From the Wall Street Journal:
Until recently, people seeking help with videogames almost exclusively were adult hobbyists and older teenagers aspiring to go professional, according to businesses that contract with coaches. Now these businesses are hearing from parents who refuse to let their elementary- and middle-school-age children fall behind.
Nick Mennen was happy to pay $20 an hour for his 12-year-old son, Noble, to take “Fortnite” lessons. The dad is already dreaming of a scholarship—or at least some tournament money. (“Fortnite” creator Epic Games Inc. recently pledged $100 million in tournament prizes. Some colleges court gamers with financial incentives to join their varsity teams.)
From the article, I gathered three main reasons parents would want to pay for these lessons:
1) They don’t want their kid/s getting made fun of at school because their peers keep beating them.
2) They believe their kid/s have a chance to go pro & make money. (Epic Games has pledged $100M in Fortnite prize pool money for the 2018/19 season.)
3) Loophole for dads who want to play the game & still look involved in their kids lives. Who knows if those things are even plugged in..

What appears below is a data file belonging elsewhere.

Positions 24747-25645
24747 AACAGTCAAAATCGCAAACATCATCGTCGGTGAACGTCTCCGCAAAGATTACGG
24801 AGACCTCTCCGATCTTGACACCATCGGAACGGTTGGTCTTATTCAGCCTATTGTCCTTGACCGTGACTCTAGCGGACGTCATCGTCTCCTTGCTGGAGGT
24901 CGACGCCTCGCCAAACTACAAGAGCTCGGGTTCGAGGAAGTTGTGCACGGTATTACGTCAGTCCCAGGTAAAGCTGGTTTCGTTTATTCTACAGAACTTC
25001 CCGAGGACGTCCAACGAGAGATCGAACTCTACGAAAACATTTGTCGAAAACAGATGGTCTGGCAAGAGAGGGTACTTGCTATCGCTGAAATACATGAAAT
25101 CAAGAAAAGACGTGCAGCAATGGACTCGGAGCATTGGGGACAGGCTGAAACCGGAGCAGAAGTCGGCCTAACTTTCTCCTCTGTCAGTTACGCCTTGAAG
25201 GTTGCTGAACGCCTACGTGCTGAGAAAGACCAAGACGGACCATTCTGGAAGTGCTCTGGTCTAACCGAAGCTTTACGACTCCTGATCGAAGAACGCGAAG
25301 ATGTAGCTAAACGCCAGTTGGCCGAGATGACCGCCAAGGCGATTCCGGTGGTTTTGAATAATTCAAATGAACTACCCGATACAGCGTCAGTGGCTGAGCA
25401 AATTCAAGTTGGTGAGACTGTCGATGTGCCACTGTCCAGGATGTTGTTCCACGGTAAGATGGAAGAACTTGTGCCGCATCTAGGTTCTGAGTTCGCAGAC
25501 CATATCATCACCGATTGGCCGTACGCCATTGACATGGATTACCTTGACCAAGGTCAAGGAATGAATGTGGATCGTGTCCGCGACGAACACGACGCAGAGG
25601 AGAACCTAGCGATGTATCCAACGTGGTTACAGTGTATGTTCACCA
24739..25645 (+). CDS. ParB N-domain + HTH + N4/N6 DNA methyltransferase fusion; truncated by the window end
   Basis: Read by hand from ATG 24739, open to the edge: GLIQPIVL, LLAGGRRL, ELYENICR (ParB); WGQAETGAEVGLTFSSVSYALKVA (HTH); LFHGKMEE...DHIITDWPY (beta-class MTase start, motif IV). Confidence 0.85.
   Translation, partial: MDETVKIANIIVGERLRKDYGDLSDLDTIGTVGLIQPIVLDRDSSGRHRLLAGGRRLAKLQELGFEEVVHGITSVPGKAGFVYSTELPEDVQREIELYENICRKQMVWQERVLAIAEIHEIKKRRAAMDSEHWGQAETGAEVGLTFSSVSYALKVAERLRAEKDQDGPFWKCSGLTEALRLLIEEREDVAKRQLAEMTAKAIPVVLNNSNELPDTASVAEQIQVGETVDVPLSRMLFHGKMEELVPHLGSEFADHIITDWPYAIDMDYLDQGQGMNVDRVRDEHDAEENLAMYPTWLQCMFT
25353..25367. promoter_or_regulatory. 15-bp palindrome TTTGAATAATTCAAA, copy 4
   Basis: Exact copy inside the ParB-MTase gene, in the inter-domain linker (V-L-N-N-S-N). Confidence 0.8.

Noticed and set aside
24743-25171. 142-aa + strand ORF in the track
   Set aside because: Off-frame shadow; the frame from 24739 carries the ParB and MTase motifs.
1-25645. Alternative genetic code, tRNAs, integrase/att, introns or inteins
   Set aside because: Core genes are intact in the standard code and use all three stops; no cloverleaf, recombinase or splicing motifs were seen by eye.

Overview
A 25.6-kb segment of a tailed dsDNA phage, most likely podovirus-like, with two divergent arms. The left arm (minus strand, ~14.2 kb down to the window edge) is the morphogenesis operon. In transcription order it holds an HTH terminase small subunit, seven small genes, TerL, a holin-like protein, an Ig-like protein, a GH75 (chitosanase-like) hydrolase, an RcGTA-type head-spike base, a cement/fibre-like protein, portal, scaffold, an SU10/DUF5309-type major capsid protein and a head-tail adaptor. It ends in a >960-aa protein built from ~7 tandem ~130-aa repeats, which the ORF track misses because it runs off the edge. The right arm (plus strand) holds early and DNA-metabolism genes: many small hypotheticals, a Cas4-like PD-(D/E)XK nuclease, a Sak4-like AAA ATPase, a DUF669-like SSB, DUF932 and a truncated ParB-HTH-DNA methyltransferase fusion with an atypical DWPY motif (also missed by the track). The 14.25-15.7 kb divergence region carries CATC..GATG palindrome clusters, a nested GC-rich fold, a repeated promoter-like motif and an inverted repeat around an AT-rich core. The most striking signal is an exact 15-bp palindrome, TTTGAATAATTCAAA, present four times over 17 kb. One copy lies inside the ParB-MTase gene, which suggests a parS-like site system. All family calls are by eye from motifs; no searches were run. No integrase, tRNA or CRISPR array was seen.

Scrolling through various gamer tutoring sites was similar to flipping through a boating magazine. There were no women unless they happened to be in the background & the boats/tutors had names like Hotshot, Renegade & Shark.
The most expensive guy on the first site I went was $35/hr. Although he seemed just as qualified as many of the others, his profile photo featured women’s legs. Kind of made you feel like maybe you could hold a pair of women’s legs if you got good enough at Fortnite. $$$$
The second site I checked out featured a coach named “Moist” on top of the page & I just couldn’t get past it. The coaches on this one were more expensive, only showed avatars, and had nicknames like Moist. Have I mentioned Moist yet? Moist.
And finally, I found a coach right here in the Barstool offices.
After talking to Smitty about it, I realized I’ve been looking down on the video game world mostly because my skills peaked with Duck Hunt in original Nintendo. I’ve briefly considered getting a tutor so I can get in on this trend, but there is no amount of money or tutoring that could ever get me a Victory Royale, or probably even past the logging on part so perhaps I’m a little salty.
I went into this wanting to make fun of it but if you’re spending time with your kids & it’s what they really want to do, money on a tutor is well spent. (And If you really want them to succeed, superglue the controller into their tiny little hands & remind them Ruffles will go to the pound if they keep losing. Sky’s the limit.)